verb (used with or without object), ti·trat·ed, ti·trat·ing. Chemistry.
  1. to ascertain the quantity of a given constituent by adding a liquid reagent of known strength and measuring the volume necessary to convert the constituent to another form.

Origin of titrate

First recorded in 1860–65; tit(e)r + -ate1
Related formsti·tra·ta·ble, ti·tra·ble [tahy-truh-buh l] /ˈtaɪ trə bəl/, adjectiveti·tra·tion, noun
Dictionary.com Unabridged Based on the Random House Unabridged Dictionary, © Random House, Inc. 2018

Examples from the Web for titrate

Historical Examples of titrate

  • After letting stand 30 minutes, filter and then titrate 50 cc.

  • Titrate the distillate with N/10 alkali, using phenolphthalein as an indicator.

    All About Coffee

    William H. Ukers

  • Add phenolphthalein to the filtrate and titrate with N/10 acid and calculate the per cent.

    Soap-Making Manual

    E. G. Thomssen

  • Dissolve the residue in neutral alcohol and titrate with standard alkali using phenolphthalein as an indicator.

    Soap-Making Manual

    E. G. Thomssen

  • Dissolve the ash in distilled water and titrate total alkalinity, using as indicator methyl orange cold or litmus boiling.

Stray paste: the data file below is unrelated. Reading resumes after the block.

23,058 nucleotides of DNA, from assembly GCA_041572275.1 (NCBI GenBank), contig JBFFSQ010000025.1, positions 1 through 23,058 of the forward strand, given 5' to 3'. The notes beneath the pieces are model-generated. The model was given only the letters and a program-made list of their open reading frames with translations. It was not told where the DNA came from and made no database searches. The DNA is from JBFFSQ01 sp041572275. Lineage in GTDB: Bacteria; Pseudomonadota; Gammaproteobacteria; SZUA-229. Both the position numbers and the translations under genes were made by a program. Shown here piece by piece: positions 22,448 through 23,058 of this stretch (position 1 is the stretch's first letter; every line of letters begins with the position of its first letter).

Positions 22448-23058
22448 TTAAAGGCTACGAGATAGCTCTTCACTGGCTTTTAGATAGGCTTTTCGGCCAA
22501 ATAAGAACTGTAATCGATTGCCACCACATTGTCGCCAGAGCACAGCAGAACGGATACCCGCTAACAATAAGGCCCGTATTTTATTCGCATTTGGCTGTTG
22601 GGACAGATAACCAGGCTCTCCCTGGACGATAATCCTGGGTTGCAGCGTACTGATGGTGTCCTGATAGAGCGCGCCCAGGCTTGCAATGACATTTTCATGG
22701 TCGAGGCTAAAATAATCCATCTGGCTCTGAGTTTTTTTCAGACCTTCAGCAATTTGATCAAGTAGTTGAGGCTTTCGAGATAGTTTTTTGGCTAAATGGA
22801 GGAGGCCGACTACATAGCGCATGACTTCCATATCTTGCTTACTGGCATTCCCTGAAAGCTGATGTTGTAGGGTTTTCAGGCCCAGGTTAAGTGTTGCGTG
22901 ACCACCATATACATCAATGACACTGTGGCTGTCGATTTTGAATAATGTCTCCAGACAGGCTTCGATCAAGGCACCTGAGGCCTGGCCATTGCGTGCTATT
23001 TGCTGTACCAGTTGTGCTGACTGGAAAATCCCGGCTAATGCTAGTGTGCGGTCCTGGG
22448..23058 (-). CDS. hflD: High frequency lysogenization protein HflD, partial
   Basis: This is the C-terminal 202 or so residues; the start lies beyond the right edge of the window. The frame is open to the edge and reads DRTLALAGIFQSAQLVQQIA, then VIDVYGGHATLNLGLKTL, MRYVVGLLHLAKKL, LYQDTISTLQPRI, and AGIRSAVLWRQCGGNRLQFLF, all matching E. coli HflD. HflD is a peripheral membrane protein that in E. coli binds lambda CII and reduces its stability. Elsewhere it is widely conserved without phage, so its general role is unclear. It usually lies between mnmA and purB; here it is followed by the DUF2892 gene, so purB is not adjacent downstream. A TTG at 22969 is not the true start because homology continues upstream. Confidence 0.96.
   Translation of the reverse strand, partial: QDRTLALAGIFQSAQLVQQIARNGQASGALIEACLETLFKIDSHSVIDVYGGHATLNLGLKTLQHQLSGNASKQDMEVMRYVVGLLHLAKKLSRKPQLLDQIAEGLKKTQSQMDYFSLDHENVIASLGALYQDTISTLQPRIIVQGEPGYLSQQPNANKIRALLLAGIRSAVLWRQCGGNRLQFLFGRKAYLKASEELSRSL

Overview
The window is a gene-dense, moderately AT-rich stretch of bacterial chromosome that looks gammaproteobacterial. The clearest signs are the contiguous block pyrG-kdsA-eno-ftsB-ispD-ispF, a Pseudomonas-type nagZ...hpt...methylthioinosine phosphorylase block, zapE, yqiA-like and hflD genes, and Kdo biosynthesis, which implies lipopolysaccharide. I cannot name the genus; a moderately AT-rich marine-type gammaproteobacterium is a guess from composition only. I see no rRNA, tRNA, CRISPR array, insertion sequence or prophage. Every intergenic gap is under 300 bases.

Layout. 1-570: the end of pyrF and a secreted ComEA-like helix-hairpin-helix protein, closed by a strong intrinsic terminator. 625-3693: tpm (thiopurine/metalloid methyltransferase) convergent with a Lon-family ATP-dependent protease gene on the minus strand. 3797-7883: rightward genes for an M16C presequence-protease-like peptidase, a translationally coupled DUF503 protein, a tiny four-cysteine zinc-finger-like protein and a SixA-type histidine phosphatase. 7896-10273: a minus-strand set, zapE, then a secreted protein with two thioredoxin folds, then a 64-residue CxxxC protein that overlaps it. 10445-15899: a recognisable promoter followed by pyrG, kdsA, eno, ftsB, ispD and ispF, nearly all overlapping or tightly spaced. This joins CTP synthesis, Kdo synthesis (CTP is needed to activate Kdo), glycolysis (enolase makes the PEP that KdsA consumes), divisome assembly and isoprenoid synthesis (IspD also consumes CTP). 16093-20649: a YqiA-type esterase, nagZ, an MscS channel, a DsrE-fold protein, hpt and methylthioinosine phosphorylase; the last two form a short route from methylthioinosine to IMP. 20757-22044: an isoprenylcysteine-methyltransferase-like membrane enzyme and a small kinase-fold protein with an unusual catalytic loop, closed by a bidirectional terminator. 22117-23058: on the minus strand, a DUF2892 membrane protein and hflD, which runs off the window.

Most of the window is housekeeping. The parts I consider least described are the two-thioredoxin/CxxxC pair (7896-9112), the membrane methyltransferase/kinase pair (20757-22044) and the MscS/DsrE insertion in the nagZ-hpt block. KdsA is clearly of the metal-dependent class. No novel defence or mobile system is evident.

Soap-Making Manual

    E. G. Thomssen

British Dictionary definitions for titrate


  1. (tr) to measure the volume or concentration of (a solution) by titration
Derived Formstitratable, adjective

Word Origin for titrate

C19: from French titrer; see titre
Collins English Dictionary - Complete & Unabridged 2012 Digital Edition © William Collins Sons & Co. Ltd. 1979, 1986 © HarperCollins Publishers 1998, 2000, 2003, 2005, 2006, 2007, 2009, 2012

Word Origin and History for titrate

1870, from French titrer, from titre "title, qualification" (see titration).

Online Etymology Dictionary, © 2010 Douglas Harper

titrate in Medicine


  1. To determine the concentration of a solution by titration or perform the operation of titration.
Related formstitrat′a•ble adj.titra′tor n.
The American Heritage® Stedman's Medical Dictionary Copyright © 2002, 2001, 1995 by Houghton Mifflin Company. Published by Houghton Mifflin Company.